Student-athletes discuss life off the field

When most people think of USC’s student-athletes, they only think about their sports and not much else, but what about their academics and life in general?

Well-balanced · Redshirt junior quarterback Cody Kessler attributes  his success on and off the field to perseverance and networking skills. - Mariya Dondonyan | Daily Trojan

Well-balanced · Redshirt junior quarterback Cody Kessler attributes his success on and off the field to perseverance and networking skills. – Mariya Dondonyan | Daily Trojan

Last week, redshirt junior quarterback Cody Kessler, senior forward Alexyz Vaioletama, redshirt junior running back Javorius “Buck” Allen, senior swimmer Stina Gardell, senior outside linebacker J.R. Tavai and senior goalkeeper Caroline Stanley spoke about balancing all of their responsibilities.

Topics ranged from advice about classes to motivation to careers.

Vaioletama and Tavai — both Samoan — talked about their heritage, family life and the impact on their success as athletes. Both discussed how important their families were in their lives.

“I had to play the big role of being the older brother to my five younger siblings,” Tavai said.

Allen shared about his experiences in his classes.

“If you need help, get it,” Allen said. “Growing up I always thought help was a bad thing — I looked at it like a weakness.”

Being the first in his family to go to college, Allen emphasized that students should take advantage of their opportunities and not be afraid to ask their professors for help.

“If I didn’t do it, I knew no one else was going to do it for me.” Allen said.

Kessler recalled his early years at USC, when he lost out on the starting quarterback job twice.

“I could either take the easy way out and transfer,” Kessler said. “Or I could stick to it and work hard.”

Stanley, who transferred to USC from Missouri in the spring of 2012, shared about her previous experiences and adapting to life in Los Angeles. Stanley chose to leave Missouri after she ran into some issues with her coach who switched her to forward.

“That’d be like putting Cody as O-line,” Stanley said. “You just don’t do that … It doesn’t make sense.”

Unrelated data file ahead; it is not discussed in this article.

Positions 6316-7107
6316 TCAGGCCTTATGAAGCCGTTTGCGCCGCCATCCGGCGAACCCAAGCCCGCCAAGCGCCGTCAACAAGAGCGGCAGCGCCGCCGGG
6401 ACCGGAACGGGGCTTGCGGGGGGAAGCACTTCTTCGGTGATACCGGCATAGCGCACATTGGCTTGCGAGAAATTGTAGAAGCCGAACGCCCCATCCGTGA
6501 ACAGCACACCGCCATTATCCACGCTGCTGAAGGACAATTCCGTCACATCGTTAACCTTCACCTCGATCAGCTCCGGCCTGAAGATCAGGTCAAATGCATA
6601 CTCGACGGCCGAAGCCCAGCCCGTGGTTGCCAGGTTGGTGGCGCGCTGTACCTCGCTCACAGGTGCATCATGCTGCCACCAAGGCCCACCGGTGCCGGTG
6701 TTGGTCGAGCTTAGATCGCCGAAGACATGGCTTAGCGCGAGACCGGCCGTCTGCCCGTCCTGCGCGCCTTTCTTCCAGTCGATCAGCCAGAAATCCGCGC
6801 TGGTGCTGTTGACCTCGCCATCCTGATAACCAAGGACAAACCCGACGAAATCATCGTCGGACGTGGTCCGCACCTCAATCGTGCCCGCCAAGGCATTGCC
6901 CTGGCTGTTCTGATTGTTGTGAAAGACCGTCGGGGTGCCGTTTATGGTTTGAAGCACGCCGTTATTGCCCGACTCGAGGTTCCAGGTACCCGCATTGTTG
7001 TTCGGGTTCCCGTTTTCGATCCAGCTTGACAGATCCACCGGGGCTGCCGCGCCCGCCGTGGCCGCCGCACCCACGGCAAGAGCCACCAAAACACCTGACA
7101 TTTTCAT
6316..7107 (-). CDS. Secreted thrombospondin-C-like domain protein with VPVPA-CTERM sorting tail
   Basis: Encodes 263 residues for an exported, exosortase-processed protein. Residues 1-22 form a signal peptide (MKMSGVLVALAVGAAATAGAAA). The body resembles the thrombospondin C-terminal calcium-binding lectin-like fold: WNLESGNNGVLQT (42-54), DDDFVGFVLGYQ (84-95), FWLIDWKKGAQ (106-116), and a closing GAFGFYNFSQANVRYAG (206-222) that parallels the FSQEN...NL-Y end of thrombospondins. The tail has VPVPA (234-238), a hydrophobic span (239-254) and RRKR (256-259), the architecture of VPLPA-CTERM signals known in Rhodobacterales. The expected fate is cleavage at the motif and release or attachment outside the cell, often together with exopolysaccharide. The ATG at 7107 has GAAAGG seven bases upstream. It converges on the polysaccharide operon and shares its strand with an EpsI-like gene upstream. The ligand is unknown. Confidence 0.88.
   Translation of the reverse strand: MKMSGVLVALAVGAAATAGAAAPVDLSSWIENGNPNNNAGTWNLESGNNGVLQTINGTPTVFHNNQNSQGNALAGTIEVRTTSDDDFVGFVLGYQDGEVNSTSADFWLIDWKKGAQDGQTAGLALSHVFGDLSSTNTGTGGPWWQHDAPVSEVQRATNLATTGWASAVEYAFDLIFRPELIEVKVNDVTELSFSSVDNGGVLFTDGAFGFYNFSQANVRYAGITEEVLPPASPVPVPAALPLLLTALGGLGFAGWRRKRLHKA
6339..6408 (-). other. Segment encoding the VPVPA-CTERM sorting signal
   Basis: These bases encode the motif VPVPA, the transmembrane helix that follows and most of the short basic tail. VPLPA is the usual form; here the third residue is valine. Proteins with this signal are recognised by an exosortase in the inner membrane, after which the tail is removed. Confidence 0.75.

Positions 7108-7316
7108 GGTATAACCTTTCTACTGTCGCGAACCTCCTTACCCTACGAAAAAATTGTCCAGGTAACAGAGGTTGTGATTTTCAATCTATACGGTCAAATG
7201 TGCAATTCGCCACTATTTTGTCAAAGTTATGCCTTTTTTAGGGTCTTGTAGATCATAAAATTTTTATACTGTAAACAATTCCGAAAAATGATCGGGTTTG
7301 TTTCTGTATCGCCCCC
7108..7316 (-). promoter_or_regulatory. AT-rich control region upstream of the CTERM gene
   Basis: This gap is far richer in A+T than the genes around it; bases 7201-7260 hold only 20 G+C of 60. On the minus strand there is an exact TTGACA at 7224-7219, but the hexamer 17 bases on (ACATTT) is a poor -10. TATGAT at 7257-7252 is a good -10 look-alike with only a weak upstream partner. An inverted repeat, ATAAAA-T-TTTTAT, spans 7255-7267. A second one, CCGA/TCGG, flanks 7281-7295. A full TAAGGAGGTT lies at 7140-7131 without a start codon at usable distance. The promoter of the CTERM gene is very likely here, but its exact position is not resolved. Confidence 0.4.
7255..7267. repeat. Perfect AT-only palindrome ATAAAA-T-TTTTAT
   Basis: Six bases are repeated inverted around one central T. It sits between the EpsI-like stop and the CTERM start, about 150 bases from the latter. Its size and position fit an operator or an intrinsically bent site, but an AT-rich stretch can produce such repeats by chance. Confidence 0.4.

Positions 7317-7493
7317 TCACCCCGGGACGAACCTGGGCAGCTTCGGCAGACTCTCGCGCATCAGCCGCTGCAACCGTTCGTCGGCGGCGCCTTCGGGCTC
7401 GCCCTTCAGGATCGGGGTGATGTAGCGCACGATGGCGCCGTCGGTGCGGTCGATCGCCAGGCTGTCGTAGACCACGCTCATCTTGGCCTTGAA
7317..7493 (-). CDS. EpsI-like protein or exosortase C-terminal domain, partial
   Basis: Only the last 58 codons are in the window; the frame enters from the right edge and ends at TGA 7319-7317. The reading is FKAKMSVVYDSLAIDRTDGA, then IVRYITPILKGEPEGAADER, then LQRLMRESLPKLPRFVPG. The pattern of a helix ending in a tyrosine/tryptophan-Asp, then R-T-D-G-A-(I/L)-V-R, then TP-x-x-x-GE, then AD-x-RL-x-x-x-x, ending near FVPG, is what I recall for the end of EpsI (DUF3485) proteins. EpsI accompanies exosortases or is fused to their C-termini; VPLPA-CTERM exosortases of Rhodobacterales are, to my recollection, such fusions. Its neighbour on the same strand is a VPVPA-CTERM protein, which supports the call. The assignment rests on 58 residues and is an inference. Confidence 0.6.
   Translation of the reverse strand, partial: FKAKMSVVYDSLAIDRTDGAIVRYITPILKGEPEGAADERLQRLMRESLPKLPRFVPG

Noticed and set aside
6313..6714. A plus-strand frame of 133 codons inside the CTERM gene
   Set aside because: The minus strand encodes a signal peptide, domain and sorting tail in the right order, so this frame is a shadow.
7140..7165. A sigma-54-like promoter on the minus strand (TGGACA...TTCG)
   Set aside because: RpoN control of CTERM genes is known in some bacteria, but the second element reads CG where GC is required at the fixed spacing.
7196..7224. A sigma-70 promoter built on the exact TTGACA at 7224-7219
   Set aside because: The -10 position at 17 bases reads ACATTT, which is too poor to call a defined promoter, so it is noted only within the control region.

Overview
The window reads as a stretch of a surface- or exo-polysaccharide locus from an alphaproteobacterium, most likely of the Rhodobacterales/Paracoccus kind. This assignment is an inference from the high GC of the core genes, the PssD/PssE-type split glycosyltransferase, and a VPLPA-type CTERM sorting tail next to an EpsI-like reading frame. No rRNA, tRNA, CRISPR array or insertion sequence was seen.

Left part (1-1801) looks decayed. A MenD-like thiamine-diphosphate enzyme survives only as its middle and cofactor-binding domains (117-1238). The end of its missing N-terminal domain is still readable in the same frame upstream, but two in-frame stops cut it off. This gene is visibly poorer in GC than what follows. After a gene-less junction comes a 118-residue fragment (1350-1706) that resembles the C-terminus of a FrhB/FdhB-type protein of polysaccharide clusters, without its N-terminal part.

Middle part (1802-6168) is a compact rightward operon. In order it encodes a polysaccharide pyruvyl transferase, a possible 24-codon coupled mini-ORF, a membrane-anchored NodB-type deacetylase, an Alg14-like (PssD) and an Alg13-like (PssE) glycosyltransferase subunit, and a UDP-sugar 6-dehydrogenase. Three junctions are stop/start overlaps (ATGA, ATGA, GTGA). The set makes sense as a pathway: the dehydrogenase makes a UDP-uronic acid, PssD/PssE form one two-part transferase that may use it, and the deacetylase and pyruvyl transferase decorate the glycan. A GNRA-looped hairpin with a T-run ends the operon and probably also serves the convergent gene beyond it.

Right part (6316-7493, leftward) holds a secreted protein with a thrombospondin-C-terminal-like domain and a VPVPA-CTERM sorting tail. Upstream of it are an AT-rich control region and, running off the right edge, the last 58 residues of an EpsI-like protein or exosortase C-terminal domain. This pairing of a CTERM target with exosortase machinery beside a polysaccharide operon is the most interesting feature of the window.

Growing up in the Midwest, she added that the diversity shocked her the most when she first came to USC.

“It’s been the coolest experience,” Stanley said. “I came out here and it’s been the best decision of my life and the best thing that could happen to me.”

Vaioletama said that of her favorite parts about USC is the relationships she has formed; she’s had teammates from Australia, Canada, and Russia.

“It not only helped me with my success, but it’s helped me just through life in general,” Vaioletama said.

Kessler added that he really appreciates the networking opportunities at USC.

“My advice for you guys from a relationship standpoint: Go out there,” Kessler said. “Go to events. Go meet people. Even just mention your name because sometimes it can help you out in the future.”

Allen revealed that he plans to play in the NFL and said that his career goals are anything but selfish.

“I stopped doing it for myself a long time ago,” Allen said.

Instead, Allen draws inspiration from his family to keep him working hard.

When asked about his career goal outside of a life in sports, Tavai said he’d be a chef. He was inspired by his mother who cooked for seven kids.

Gardell studied international relations and aims to get her Master’s degree in Sweden.

“My goal is to work with Interpol,” Gardell said.

Both Kessler and Stanley share aspirations to stay close to sports and work in broadcasting and sports media.

Vaioletama mentioned that she would be interested in pursuing a career in the military, as others in her family have.

Allen reflected on his memories at the Boys and Girls Club when discussing his career goals.

“All it takes is one person to believe in you,” Allen said. “No matter what it is, if you want to be a doctor, a lawyer, anything, it just takes one person to believe in you.”

Allen continued, “After the NFL, I’ll do something with kids through the Boys and Girls Club.”

Overall, the night was a good chance for the athletes to relate to their fellow students.

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